The media player will play the Blu-ray original video as do most other network media players on the market, HD audio support though tends to vary greatly.

A tool like MakeMKV simply takes the original video and audio then places it in an mkv container, there is no conversion. When converting video into something like x264 using a program like Handbrake the bit-rate & file size is lowered.
 
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lbstyling

Active Member
I dont know here you got that information from but it is very wrong.

The Boxee Box uses an Intel CE4100 chip and can handle High Profile H.264 up to 80Mbps, the Blu-ray spec only goes as high as 48Mbps. For HD audio you would need to use the HDMI output with a HDMI passthru AMP that is capable of decoding TrueHD or DTS-MA. DTS-MA is supported for bitstreaming.

The media player will play the Blu-ray original video as do most other network media players on the market, HD audio support though tends to vary greatly.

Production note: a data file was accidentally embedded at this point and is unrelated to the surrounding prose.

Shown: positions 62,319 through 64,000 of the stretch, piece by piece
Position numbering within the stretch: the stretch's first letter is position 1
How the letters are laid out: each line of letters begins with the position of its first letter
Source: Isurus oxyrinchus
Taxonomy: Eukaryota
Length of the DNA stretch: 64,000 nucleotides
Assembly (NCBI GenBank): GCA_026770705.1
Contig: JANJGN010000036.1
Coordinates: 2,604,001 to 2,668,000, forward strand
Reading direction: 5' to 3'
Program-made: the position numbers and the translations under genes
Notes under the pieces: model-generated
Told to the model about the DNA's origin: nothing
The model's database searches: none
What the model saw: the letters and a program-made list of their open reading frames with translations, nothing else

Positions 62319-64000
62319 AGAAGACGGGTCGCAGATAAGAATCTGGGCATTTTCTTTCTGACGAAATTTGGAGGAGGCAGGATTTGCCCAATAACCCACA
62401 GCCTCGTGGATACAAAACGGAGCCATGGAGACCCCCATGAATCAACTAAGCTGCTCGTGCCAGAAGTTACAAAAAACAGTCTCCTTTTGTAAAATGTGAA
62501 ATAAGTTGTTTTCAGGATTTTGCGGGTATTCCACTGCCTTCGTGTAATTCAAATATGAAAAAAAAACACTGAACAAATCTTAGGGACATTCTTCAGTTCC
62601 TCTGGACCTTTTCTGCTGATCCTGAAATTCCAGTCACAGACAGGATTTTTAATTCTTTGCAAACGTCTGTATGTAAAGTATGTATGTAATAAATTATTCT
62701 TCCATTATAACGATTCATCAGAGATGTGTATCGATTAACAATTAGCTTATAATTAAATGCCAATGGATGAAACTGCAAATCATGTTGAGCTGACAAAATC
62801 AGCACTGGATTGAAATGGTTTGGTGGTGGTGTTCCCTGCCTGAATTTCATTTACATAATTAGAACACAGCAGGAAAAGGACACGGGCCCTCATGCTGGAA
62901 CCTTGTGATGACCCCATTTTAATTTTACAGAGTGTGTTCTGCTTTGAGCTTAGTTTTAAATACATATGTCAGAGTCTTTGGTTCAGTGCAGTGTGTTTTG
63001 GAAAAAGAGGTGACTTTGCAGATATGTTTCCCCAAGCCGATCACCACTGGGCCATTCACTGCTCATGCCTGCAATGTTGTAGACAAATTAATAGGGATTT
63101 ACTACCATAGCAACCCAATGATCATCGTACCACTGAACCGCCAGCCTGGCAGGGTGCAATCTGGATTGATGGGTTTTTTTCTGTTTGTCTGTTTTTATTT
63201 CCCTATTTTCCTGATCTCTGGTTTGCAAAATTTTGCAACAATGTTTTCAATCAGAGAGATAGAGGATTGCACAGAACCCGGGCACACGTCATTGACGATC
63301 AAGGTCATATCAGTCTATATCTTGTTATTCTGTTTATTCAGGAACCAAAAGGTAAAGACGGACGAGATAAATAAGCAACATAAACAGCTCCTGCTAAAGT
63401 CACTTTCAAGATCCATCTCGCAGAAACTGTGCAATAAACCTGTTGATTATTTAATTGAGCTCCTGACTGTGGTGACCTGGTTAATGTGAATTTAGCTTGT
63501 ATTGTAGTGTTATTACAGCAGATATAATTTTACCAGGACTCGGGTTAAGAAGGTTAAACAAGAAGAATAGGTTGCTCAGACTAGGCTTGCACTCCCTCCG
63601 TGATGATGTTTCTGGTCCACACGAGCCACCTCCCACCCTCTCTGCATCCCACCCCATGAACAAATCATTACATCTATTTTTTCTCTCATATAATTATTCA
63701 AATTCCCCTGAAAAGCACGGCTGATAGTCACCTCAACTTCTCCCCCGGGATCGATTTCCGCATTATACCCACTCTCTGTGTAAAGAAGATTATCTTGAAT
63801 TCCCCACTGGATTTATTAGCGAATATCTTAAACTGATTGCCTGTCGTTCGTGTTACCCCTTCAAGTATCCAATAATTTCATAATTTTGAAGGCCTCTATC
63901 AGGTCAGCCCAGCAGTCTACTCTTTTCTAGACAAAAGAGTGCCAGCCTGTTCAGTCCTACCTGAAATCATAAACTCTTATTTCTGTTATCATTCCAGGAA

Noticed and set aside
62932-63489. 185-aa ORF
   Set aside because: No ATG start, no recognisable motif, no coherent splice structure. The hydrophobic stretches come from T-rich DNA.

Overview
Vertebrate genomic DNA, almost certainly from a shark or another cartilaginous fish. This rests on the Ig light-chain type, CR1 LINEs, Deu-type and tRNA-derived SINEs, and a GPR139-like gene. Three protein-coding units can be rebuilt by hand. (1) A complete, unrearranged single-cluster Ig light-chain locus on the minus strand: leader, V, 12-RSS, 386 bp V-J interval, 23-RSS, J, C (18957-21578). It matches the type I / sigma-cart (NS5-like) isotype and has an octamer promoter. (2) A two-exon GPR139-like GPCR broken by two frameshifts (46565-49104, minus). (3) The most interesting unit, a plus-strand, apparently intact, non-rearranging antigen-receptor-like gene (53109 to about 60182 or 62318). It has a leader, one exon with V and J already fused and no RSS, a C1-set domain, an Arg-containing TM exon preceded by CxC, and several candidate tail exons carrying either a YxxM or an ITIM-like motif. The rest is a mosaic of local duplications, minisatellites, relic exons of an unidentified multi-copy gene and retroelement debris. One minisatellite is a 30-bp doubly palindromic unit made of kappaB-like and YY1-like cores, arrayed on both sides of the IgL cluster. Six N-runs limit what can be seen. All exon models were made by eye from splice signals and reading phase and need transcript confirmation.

A tool like MakeMKV simply takes the original video and audio then places it in an mkv container, there is no conversion. When converting video into something like x264 using a program like Handbrake the bit-rate & file size is lowered.
Right.
I think ive got the answers im looking for:smashin:
I need to keep the file in m2ts format to keep it lossless. any involvment of reducing the files sise (apart from just stripping out info I dont need (like foreign subtitles etc) any other size reduction is lossy as m2ts is already coded/losslessly compressed.